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Moderating a webinar? Some tips for a successful presentation

webinar

I recently had the opportunity to moderate a webinar for the first time. Over the years I have participated in many webinars and panel discussions as a member of the audience or a presenter, so I anticipated this experience would be similar. In many ways it was, but serving as a moderator did come with a unique set of considerations and preparing for the sessions was certainly a learning experience! Looking back, I realize how much I did learn from this opportunity and since many of us in association management may one day find ourselves in the position of session moderator, I thought I would share some of what I learned.

1. Do your research. As the moderator you are probably familiar with the subject(s) being discussed but don’t take that for granted. Take some time to study and read about any of the latest news or developments. This will make you more comfortable and able to take an active role in the discussion.

2. Check in with the panelists. Once you have assembled panel, don’t forget to check in with them prior to the event. Presenters are working diligently to prepare for their own participation, so consider putting together some information to assist them. This gesture will almost certainly be appreciated! Some examples of information to provide:

  • Introductions: It’s always nice to know who you’ll be working with. If these individuals don’t know each other they will appreciate a bit of background on their fellow panelists.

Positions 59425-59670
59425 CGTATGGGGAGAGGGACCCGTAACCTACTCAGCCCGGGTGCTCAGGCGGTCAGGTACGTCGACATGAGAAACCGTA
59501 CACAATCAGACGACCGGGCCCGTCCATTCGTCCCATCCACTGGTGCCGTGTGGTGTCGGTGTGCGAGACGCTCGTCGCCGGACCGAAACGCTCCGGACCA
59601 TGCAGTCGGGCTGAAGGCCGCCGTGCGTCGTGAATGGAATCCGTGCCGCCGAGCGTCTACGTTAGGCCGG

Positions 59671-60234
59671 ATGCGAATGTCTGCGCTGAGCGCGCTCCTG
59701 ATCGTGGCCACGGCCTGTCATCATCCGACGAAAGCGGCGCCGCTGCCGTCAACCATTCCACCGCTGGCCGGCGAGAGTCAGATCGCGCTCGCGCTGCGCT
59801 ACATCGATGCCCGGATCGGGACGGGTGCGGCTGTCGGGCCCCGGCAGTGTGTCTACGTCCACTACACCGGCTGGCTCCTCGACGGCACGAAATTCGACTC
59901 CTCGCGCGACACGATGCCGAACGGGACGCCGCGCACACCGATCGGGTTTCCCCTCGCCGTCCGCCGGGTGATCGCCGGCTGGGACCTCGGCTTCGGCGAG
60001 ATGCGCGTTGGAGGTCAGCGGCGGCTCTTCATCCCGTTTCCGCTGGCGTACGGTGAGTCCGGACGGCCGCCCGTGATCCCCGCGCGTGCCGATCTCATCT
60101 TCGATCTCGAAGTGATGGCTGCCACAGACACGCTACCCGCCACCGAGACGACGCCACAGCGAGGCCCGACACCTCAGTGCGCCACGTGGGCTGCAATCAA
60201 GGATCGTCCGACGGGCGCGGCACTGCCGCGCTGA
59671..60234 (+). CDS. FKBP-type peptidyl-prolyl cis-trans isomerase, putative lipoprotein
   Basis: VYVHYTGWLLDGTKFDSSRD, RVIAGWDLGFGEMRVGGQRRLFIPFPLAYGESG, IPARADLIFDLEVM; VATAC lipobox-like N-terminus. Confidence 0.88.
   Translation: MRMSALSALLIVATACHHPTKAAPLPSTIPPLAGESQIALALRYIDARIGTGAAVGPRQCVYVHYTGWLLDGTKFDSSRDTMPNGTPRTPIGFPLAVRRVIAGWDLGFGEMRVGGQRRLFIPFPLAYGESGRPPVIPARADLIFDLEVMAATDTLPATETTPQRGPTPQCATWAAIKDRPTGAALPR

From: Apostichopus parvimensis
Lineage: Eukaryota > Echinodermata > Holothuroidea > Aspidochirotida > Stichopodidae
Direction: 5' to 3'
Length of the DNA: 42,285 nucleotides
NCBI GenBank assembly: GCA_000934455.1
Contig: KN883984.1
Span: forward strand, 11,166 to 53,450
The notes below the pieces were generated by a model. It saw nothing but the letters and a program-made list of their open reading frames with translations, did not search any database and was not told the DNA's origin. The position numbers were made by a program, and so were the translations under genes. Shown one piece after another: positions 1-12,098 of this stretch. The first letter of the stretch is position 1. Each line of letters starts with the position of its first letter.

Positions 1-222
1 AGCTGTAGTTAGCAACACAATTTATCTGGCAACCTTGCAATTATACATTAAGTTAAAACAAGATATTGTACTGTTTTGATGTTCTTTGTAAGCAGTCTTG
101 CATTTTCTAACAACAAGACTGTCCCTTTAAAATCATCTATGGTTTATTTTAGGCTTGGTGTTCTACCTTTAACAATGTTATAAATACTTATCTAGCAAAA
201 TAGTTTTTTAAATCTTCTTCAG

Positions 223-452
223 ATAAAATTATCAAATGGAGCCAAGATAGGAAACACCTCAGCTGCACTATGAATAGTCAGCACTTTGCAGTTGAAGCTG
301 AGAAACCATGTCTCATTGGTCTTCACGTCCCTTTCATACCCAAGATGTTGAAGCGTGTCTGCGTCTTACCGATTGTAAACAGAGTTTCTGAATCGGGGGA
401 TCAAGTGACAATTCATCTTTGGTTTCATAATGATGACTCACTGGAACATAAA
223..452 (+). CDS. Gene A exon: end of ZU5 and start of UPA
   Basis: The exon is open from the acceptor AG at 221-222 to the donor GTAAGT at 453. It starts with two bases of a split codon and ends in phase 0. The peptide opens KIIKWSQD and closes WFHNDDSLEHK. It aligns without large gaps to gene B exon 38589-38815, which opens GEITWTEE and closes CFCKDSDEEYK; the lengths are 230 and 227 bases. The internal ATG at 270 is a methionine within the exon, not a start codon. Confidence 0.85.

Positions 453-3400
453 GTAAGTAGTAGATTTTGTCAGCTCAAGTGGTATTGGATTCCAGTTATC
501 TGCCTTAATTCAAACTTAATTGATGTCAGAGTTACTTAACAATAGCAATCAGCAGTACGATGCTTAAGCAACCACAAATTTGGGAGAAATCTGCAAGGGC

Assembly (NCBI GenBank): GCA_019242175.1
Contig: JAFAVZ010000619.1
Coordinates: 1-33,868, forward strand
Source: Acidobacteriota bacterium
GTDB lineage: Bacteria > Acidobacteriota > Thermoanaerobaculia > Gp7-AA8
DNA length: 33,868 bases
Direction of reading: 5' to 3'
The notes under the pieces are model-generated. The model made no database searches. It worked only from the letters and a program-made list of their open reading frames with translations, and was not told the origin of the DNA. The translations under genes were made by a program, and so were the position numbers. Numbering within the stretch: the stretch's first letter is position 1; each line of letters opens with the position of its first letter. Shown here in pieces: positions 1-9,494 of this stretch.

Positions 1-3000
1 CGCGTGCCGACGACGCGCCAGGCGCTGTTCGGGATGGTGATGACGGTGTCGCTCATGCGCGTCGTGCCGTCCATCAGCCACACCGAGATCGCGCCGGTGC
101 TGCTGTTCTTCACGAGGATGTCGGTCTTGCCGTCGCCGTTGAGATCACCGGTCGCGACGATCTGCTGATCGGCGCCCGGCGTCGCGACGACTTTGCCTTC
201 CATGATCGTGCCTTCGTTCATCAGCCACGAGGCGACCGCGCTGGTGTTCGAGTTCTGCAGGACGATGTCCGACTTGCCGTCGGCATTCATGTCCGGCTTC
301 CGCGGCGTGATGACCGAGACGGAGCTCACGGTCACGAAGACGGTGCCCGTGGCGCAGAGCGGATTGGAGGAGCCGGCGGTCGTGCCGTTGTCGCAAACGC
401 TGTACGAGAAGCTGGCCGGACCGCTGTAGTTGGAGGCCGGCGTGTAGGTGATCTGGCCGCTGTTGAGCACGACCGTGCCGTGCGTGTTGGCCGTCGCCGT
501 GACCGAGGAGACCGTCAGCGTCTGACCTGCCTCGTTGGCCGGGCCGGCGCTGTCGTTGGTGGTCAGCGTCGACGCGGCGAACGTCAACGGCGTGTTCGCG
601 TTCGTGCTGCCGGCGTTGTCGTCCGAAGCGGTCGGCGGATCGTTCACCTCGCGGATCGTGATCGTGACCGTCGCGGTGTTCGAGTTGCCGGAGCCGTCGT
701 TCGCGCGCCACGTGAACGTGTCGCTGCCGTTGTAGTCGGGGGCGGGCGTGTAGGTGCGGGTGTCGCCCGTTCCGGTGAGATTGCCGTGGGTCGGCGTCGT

• Reminder of Event Logistics: Date, time and anticipated length of the webinar; whether slides are required or encouraged (if so, submission instructions); event format.
  • Anticipated Subjects: What is each presenter expected to discuss and for how long? If registrants are submitting questions ahead of time, consider sharing those to help speakers plan their remarks.

3. Have a plan to encourage discussion. It’s possible that the audience will not immediately engage in dynamic conversation with the panelists. Have some questions or talking points ready to help encourage discussion and audience participation.

4. Be ready for the unexpected. Despite all your best planning, something unexpected may come up. While it isn’t possible to prepare for every possibility, try to think of some that may be most likely. Do you have a plan if there are audio or connectivity issues? If a panelist cancels at the last minute can you or another panelist cover his or her talking points? If you are able, consider doing a dry run with the panelists/presenters to help identify technical glitches ahead of time and give everyone a sense of how the session will flow.